MTA now looking into air-conditioned subway stations
It’s no secret to New Yorkers that summertime in the subway system can feel scorching. Now, the Metropolitan Transportation Authority is looking decades ahead in the wake of climate change to try and bring residents air-conditioned subway stations.
The MTA is working with multiple organizations to find the most cost-effective solutions to reach a goal of slashing emissions by 85% by 2040.
“We’re trying to adapt to the reality of the impact that climate change is having,” says MTA CEO and President Janno Lieber. “Making subway stations in the whole system more resilient is one of those things. Being realistic with the level of climate change, we may need to improve the subway environment.”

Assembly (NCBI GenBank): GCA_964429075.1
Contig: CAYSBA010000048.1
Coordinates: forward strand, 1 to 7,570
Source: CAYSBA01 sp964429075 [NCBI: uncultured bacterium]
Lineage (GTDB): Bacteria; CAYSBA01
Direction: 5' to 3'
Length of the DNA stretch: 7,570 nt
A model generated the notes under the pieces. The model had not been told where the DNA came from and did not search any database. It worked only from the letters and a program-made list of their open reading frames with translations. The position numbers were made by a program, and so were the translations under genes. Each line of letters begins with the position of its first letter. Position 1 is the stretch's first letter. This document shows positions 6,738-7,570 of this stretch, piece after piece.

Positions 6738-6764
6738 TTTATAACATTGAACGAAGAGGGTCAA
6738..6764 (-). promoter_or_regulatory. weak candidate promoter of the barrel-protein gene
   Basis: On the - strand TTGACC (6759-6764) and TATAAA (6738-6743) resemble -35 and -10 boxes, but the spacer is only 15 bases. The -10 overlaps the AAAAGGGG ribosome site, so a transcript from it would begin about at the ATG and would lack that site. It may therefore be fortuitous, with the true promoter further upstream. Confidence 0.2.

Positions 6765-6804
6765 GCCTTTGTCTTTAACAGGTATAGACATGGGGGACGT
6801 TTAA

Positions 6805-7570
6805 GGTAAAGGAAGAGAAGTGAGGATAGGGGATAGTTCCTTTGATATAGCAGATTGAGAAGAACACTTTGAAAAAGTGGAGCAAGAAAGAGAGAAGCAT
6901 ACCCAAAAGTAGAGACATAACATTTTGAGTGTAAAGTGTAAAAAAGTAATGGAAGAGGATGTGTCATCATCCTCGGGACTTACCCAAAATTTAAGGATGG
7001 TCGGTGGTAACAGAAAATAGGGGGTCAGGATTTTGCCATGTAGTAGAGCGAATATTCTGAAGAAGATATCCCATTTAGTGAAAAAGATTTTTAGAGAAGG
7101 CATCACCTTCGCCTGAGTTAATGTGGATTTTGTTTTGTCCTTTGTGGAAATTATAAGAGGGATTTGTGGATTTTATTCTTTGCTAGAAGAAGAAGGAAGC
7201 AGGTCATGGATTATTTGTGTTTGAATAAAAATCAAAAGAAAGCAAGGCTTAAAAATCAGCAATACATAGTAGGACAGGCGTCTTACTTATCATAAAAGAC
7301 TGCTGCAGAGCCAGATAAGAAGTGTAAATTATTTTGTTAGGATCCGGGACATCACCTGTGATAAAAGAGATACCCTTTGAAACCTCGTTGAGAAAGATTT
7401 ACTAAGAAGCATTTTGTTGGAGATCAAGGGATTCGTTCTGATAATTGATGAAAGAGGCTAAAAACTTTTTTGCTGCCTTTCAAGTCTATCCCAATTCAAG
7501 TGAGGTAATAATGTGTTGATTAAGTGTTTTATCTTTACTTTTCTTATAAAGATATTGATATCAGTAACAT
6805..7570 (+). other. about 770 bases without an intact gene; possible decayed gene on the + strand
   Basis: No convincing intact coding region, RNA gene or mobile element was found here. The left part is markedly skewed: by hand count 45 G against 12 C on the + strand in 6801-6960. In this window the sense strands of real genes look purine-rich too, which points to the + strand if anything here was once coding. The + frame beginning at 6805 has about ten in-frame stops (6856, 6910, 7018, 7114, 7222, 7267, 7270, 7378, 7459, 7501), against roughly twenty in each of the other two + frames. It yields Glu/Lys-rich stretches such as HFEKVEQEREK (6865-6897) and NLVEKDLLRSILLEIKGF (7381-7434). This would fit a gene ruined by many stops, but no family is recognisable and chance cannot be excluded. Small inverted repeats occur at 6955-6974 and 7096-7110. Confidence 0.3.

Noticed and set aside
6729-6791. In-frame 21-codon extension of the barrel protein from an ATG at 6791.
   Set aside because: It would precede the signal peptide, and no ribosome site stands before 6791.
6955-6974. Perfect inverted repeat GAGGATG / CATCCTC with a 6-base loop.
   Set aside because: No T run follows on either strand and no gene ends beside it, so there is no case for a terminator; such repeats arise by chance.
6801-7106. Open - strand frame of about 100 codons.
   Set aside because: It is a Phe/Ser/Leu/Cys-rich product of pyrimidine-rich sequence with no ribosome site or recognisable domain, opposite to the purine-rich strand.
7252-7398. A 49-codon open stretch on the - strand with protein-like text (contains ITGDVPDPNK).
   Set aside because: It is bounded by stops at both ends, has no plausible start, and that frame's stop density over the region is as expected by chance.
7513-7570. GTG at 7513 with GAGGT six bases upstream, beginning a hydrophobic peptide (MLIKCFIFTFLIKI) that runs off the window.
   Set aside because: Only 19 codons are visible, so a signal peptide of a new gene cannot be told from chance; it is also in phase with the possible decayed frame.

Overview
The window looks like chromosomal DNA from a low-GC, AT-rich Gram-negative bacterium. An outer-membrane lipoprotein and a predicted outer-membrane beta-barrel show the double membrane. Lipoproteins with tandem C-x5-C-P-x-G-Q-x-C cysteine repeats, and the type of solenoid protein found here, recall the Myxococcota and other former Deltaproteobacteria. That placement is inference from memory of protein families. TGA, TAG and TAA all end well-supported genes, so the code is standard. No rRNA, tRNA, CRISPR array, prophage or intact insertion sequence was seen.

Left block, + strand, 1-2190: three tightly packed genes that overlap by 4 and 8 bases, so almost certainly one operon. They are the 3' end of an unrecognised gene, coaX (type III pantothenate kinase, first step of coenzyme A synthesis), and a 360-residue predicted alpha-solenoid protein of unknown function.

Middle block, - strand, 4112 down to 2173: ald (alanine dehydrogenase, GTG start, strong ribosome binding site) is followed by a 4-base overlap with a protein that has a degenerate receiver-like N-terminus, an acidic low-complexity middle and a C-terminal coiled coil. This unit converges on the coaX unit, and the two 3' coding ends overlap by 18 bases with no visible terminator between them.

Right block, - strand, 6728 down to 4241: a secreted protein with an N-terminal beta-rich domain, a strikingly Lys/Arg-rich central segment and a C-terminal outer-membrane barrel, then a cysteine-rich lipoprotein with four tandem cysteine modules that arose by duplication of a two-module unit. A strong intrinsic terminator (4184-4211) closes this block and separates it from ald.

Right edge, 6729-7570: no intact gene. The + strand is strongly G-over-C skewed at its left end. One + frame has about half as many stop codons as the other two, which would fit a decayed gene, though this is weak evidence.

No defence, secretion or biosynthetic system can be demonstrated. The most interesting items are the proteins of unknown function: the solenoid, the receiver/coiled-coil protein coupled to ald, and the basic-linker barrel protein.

The MTA has acknowledged the subway system is vulnerable, particularly during extreme weather events.
There will be up to three times as many days with temperatures over 90 degrees and four times as many heat waves in the 2030s, according to the New York City Panel on Climate Change.
The MTA says effective strategies will aim to keep platform temperatures below 85 degrees when temperatures reach 95 degrees or more.